To say the For Instruction in Righteousness is a compendium of sins would be to miss the point entirely—while it is organized by trespass (from impatience and pride to hatred), the verses and advice following each heading are intended to help kids avoid those sins, and to help parents respond wisely when their children give in to temptation.
Author Pam Forster initially compiled this volume for her own use. Because the Bible is the standard for Christian parents, she doesn't reference psychologists or "parenting experts"; she offers advice and insight gained from raising her own children, but she's clear from the outset that the only authority is Scripture and points again and again to its wisdom.
For Instruction in Righteousness can be used as a reference or provide the model for a family Bible study. Each section is labeled with a sin (pretty much everything is covered!), followed by Bible verses which describe the sin, what happens to those who commit it, and (in the 3rd edition) how the individual struggling with this sin should repent and seek forgiveness.
Stories illustrating the consequences of each sin are also referenced, including the Scriptures where they can be found. But this isn't just about avoiding sin—it's about pursuing righteousness, and after the verses about sin come verses describing and illustrating the correlating virtue (for instance, pride/humility). After many of the verses Forster has included commentary and advice for practical implementation of the principles found there.
Originally published in 1993, For Instruction in Righteousness has consistently proved itself to be an excellent resource for parents trying to raise children whose joy is in the Lord. Doorposts Publishing was born with the initial publication of this book, and while they don't expect those who own an earlier edition to buy this one, it does include over 50 pages of added material, as well as improved formatting.
Two appendices and a reproducible comparison chart (to contrast foolishness vs. wisdom and wickedness vs. righteousness) help parents implement this as a Bible study or as part of family worship. This isn't just a discipline guide—while there is plenty of advice about how to respond when children commit specific sins, the goal is to raise children who not only avoid evil, but who actively love and pursue the Lord of all Creation.
Review by C. Hollis Crossman
C. Hollis Crossman used to be a child. Now he is a husband and father, teaches adult Sunday school in his Presbyterian congregation, and likes weird stuff. He might be a mythical creature, but he's definitely not a centaur. Read more of his reviews here.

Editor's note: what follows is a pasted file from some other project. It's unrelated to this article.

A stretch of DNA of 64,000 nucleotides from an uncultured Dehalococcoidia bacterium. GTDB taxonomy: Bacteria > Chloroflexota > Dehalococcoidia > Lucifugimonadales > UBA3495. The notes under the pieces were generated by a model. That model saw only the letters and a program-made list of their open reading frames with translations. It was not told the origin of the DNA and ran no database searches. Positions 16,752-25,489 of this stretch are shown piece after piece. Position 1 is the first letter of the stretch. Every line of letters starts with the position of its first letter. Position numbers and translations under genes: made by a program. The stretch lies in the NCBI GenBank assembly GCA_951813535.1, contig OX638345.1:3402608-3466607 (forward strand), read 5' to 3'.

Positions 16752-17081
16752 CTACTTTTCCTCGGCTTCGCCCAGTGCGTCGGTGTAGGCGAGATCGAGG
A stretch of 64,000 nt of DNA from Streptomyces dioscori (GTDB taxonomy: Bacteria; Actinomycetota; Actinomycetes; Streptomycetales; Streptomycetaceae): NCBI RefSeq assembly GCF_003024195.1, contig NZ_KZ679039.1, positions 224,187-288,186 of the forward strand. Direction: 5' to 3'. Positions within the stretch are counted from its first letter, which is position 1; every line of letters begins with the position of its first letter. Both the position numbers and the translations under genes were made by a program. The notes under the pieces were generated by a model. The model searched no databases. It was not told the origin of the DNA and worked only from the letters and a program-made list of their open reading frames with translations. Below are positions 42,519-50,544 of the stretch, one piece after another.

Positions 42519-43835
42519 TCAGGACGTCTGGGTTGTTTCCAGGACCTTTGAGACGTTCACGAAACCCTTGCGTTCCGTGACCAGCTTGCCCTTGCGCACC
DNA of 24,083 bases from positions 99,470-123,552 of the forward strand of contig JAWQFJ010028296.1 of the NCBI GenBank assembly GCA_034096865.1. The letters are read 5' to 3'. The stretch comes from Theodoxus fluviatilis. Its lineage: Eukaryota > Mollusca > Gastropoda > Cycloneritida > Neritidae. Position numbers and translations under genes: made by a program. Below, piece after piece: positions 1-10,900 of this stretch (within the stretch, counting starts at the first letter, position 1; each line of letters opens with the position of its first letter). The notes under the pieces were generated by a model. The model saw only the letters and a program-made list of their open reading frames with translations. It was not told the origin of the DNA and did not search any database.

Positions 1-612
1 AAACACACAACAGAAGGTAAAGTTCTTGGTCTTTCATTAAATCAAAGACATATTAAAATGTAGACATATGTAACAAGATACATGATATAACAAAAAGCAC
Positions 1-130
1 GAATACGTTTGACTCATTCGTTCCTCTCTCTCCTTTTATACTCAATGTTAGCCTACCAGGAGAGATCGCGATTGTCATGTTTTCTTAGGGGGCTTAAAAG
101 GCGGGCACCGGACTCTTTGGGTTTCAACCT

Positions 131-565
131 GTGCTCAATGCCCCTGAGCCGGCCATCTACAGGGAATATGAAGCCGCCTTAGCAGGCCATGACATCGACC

- What the Bible says will, or should, happen to a person who sins in this way, with ideas for discipline that parallel these Biblical consequences.
- Instructions the Bible gives for repenting of this sin (newly added!)
- What the Bible likens a person to when he indulges in this sin, with practical object lessons using these examples.
- How God blesses the person who resists temptation to this sin, with parallel ideas for rewards and encouragement for children who show progress in overcoming this sin.
- Stories and people in the Bible that illustrate obedience and disobedience in this area.
- Fully quoted memory verses.
Q. What's the difference between the 2nd and 3rd edition?
A. The third edition has about 50 more pages. The Forsters added more verses and ideas to most of the chapters as a result of 18 more years of Bible study and parenting experience. The new edition has also been re-organized and re-typeset in an easier-to-read, updated font. This blog post compares the two side by side.
Q. I already have an earlier edition. Should I buy the new one?
A. First, you should know that their goal in revising this book is not to make you buy it again if you already have one. They want to keep their books up-to-date and offer the best quality possible, and this means making updates from time to time. You'll find a few benefits to upgrading your book, but unless you can sell your used copy or give it to a friend (or if your friend never returned your copy that she borrowed!), don't feel like you need to upgrade.
Q. Is this really the third edition?
A. Yes. The first edition of FIIR was offered from 1993 to 1995 in a black and white 3-ring binder. They made revisions in 1995 and began offering the more popular spiral binding and the cover you're familiar with. No significant changes were made to this 1995 edition until the 2011 third edition. This particular printing is a softcover edition, with lay-flat perfect binding.
Review by C. Hollis Crossman
C. Hollis Crossman used to be a child. Now he's a husband and father who loves church, good food, and weird stuff. He might be a mythical creature, but he's definitely not a centaur. Read more of his reviews here
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